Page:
"Nerdy merch dot com. And there have got all sorts of stuff t shirts, and mugs, and tote bags, and I actually have copies of both of the books. I was involved in this year the skeptics guide to the universe, which I co wrote you can buy a signed copy there makes it great holiday gift and the National Geographic almanac. Twenty nineteen. I wrote the forward to that book. And I also am the quizmaster. So I pop up throughout the book at the beginning of the. Sections and kind of ask you some trivia to carry you throughout signed copies of that. I can subscribe or transcribe. Nope. Neither of those words were looking for. I can make them out to whom ever. You would like just denote that when you make the order. There's also really great new merch that features. My little man killer. The science dog super cute. Check it out at talk. Nerdy merch dot com. Okay. Enough about me. Let's talk about my guest this week. It was an absolute honor and privilege to sit down with this, inspiring, and brilliant and incredibly humble individual. So I have to kind of give a little bit of background. I went to Cambridge a few months ago along with the skeptics guide because we were on the book tour and. We were getting a tour of Cambridge. And I had been speaking with the publicist for this individual in advance. And they were like, oh, you're going to be in England. Why don't you just pop in? So I had the honour to visit this individual the reason I haven't said his name yet is because I have to tell you a funny story I walked in to his beautiful historic office. And I told him or asked him, I'm not sure which title supersedes is it Dr Martin Reese, or is it a Sir Martin REEs and his response. I still remember it was like, well, Lord supersedes all things and I was like oh crap. So I I hadn't gotten the memo. But yes, he is Lord Martin Reese, Barron REEs of Ludlow and has a ton of titles after that. Notably astronomer Royal he was the master of Trinity College Cambridge. Two thousand four to twenty twelve and president of the Royal Society between two thousand five and twenty ten guys. This is a big deal. He wrote a beautiful new book called on the future prospects for humanity. His previous books were are 'cause MC habitat just six numbers and our final hour, but his new book, it's actually very short. And sweet I highly recommend it. It's a quick read an important read. It's not about astronomy. It's not about physics. It's about where we're going. It really talks about the existential risks that we're facing as a human society it talks about foibles. You know, the short term thinking polarization alarmist rhetoric cynicism. All of the things that we are really struggling with at the governmental level. But also at the individual level. And I think that this book actually will give you a lot of hope there's humor there's perspective. There's deep reverence and absolute brilliance contained within his pages. It's pages. It's phages. So is without any further ado, I just feel like I'm not going to do it service. You've just gotta hear the interview again, like I said, it was an absolute honor an absolute privilege, so here he is Lord Martin Reese will Martin. Thank you so much for joining me today. And I feel absolutely honored. I am so excited. I'm sitting here in your office at Trinity College at Cambridge. It's beautiful here. It is lovely and Oh, privileged pivots. to be. And the coach way. Oh, sitting look the same. When Newton was. That's incredible. And student has been down to Levinson's. And so how long have you been associated with Cambridge? Are you a professor emeritus now? Miss being in Cambridge full wills and thirty is in various capacities. I've as professor I was head of the Chivas, Tony. And then I was the most fanatical which is of head posted in college. And now, you are astronomer Royal with us retitled really, it doesn't mean very much..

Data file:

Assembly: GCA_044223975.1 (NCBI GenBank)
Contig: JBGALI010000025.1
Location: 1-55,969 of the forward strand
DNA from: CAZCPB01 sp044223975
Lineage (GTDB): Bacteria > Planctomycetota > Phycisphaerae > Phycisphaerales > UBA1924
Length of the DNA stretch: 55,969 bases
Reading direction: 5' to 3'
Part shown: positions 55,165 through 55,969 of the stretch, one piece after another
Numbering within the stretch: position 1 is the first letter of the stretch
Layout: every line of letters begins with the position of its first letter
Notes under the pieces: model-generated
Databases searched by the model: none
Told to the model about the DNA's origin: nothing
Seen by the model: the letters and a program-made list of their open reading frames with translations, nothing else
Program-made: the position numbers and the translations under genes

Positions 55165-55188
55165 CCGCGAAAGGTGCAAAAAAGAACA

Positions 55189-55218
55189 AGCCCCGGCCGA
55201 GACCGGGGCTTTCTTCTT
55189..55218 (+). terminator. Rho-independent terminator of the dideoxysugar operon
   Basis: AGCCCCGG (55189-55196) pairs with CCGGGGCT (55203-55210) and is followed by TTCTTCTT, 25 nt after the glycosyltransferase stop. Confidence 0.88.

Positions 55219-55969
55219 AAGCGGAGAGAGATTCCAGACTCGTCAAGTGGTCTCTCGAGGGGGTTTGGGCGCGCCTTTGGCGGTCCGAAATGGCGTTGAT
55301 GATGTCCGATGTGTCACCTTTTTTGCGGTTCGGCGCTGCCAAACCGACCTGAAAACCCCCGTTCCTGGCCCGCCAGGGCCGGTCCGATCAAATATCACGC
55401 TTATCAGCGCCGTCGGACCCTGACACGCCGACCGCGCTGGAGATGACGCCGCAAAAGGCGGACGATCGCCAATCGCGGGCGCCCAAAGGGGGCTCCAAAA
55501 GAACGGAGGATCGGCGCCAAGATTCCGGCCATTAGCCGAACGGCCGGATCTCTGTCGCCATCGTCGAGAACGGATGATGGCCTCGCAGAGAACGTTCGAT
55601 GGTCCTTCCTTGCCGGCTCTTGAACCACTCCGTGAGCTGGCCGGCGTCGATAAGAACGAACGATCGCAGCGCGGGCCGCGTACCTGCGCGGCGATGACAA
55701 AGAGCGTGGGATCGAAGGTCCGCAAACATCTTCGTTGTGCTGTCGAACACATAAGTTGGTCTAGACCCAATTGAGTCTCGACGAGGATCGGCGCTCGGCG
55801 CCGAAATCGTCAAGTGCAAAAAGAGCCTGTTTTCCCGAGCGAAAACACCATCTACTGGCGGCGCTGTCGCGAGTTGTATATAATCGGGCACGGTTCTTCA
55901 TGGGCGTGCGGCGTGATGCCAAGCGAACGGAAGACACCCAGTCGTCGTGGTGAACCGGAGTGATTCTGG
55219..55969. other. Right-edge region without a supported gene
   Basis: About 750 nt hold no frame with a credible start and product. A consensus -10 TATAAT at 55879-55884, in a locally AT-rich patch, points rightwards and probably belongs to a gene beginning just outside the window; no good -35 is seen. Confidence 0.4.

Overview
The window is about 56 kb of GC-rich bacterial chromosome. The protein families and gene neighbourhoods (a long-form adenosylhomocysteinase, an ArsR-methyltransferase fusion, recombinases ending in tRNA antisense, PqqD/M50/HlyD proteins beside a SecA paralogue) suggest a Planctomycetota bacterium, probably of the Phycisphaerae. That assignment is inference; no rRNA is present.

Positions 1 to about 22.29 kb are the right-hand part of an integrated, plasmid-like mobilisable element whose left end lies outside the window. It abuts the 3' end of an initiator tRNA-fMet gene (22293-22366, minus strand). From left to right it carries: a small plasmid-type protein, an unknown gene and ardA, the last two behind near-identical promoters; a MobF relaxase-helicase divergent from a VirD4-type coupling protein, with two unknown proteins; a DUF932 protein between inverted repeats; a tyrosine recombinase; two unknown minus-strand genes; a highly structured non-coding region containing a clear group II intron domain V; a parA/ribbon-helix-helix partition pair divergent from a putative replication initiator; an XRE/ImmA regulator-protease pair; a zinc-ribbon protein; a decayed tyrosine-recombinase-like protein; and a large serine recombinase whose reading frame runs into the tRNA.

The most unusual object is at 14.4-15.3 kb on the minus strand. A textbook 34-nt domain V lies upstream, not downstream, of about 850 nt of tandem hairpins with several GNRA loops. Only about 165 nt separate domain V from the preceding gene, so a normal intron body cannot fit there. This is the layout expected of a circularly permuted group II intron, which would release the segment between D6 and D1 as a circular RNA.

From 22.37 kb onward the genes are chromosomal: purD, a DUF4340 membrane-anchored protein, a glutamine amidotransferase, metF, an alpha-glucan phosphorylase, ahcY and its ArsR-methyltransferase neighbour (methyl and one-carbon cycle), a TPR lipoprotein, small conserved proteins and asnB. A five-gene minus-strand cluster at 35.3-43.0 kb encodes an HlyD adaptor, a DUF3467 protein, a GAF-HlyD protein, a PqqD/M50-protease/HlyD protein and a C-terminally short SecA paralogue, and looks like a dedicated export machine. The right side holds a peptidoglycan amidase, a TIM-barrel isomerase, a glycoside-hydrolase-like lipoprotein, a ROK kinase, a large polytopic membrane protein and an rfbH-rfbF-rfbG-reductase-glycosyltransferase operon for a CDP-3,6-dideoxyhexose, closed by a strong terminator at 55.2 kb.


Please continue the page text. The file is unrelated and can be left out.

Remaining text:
"martin rees" Discussed on KNST AM 790

KNST AM 790

03:15 min | 2 years ago

"martin rees" Discussed on KNST AM 790